AMA: Revisions, clarity needed before physicians form Medicare ACOs

A guest column by the American Medical Association, exclusive to

There is said to be an old Chinese curse: May you live in interesting times. As I wrap up my year traveling the country as President of the AMA, I can without a doubt say physicians are living – and practicing medicine – in interesting times. This can be a challenge, but does not need to be a curse.

There are many changes underway in our profession that can be daunting to physicians already struggling to manage a busy medical practice. The AMA strives to be a resource for physicians, advocating to policymakers on behalf of the profession and providing the information physicians need to keep the changes in these ‘interesting times’ from becoming overwhelming.

One important role of the AMA is to provide input to government agencies as they form the regulations that govern the practice of medicine in our country. During the current implementation phase of the Affordable Care Act this work is more critical than ever.

In the past two weeks, the AMA has submitted comments to CMS, OIG, FTC and DOJ on their proposals regarding the governance of Medicare accountable care organizations (ACOs). The proposed rule on ACOs from CMS alone was over 400 pages in length and covered a wide range of issues. These complex documents lay the groundwork for the creation of this new health care delivery model, but still leave significant concerns that must be addressed before physicians can be expected to take the leap into forming ACOs.

The AMA supports testing ACOs as one of an array of payment and delivery innovations. We believe that, if well-developed, they have the potential to improve the quality and coordination of patient care while increasing the value of health care spending. But the FTC, DOJ and CMS need to make significant changes to the proposed rules to allow all interested physicians to lead and participate in these new delivery models.

Forming an ACO requires significant resources for physicians and may involve major changes to their practice. CMS must allow those who take this risk to fully share in the benefits from day one. The AMA called for numerous changes to the proposed payment and risk structure of ACOs to encourage participation by physicians in all practice sizes. This includes a payment option that allows all ACOs to receive a percentage of savings achieved, but does not require them to take the risk of a financial loss that could deter smaller groups in particular.

The AMA has stated that existing antitrust rules can make becoming part of an ACO difficult for physicians, especially those in small practices. As proposed, the FTC and DOJ policy on ACOs simply does not go far enough to level the playing field, leaving small physician practices at a disadvantage compared to hospitals and large insurance companies. Clarification and modifications are necessary to ensure physicians in all practice sizes can form an ACO.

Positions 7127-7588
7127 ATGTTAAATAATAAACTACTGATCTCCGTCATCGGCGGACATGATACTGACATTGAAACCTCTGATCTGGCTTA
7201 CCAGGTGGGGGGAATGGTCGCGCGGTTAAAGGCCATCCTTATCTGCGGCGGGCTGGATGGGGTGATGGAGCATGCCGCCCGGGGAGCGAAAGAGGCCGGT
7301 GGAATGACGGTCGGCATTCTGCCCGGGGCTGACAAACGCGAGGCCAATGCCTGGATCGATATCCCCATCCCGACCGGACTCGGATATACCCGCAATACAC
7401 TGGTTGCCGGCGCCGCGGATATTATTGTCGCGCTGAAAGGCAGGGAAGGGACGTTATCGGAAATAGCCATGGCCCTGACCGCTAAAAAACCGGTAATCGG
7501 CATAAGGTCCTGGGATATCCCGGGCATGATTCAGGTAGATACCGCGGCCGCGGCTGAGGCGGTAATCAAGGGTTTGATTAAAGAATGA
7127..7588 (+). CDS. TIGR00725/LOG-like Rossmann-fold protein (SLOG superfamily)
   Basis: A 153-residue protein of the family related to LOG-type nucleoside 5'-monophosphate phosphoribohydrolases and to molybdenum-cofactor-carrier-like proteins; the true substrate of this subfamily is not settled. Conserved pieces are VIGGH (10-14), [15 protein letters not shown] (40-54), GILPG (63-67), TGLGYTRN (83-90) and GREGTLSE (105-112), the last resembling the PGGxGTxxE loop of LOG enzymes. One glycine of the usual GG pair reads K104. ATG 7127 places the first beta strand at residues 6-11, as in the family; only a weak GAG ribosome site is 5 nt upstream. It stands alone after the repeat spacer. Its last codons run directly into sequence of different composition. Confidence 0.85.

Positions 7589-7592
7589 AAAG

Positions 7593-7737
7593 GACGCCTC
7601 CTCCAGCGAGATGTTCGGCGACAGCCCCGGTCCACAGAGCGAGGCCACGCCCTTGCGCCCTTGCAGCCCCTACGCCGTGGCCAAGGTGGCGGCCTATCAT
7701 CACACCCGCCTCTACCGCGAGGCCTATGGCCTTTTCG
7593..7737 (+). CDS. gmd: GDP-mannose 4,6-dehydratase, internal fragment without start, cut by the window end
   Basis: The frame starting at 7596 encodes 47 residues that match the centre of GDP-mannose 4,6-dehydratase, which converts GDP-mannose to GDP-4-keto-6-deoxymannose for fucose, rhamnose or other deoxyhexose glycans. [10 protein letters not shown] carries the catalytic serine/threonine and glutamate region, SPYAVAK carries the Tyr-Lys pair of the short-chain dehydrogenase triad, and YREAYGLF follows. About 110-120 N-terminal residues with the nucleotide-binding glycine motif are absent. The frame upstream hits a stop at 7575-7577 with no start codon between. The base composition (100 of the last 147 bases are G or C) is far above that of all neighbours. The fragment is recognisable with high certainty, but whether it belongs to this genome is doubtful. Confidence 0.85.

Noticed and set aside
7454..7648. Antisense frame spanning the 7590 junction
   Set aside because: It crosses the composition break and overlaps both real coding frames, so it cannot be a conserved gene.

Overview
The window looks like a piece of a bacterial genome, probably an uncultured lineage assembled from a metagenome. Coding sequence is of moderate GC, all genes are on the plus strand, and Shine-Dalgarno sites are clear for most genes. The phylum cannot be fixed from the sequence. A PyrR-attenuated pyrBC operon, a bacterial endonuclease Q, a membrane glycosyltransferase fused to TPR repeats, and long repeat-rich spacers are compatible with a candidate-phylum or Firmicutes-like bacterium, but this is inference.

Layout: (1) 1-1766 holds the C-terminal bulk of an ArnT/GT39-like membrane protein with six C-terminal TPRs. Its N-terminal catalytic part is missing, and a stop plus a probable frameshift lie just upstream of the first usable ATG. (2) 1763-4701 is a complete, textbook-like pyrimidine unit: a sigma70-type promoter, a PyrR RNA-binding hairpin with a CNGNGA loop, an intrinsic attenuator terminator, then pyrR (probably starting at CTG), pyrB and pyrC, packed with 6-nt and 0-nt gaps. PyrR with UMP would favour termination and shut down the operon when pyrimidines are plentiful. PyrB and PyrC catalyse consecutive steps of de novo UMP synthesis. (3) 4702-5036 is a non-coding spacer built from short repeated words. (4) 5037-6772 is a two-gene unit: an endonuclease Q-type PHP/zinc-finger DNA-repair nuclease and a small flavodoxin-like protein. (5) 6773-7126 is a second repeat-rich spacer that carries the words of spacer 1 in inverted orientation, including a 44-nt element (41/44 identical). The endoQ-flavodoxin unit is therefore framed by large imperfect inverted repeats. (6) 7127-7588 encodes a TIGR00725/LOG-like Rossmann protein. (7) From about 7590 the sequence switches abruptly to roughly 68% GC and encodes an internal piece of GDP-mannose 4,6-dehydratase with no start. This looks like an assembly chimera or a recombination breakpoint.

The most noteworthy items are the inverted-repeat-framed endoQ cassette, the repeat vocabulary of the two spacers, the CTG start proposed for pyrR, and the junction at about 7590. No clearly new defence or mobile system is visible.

If ACOs are to be successful the requirements placed on them cannot be overly burdensome. The AMA has urged CMS to reduce the mandatory percentage of primary care physicians in an ACO who must use electronic health records (EHRs) by the second year. The proposed level of 50 percent of primary care physicians using EHRs is simply unrealistic given the complexity and cost of transitioning to these systems. The AMA also recommended changes to reporting requirements, including allowing ACOs to report on the quality measures that are most relevant to their patient population.

Patients are critical to the success of these new delivery models. Just as involvement in ACOs must be voluntary for physicians, ACOs should also only include patients who are interested in participating. The AMA made several recommendations to CMS related to patients, including allowing physicians to know upfront which patients are in their ACO.

ACOs have the potential to improve care coordination and quality while promoting cost savings, but they can only succeed if properly implemented – and flexibility will be key. In addition to the numerous changes that we already know must be made, the AMA has asked CMS to issue an interim, instead of a final rule, on ACOs. This will allow them to adapt their policies as needed during this initial phase, rather than locking in regulations that could hinder success in the long run.

Not all physicians will become part of this new delivery model, but those who are interested must be able to see a clear path to forming an ACO. The AMA will continue to be a voice for physicians on this and other payment and delivery innovations that are being shaped during this interesting time.

Cecil B. Wilson is President of the American Medical Association.

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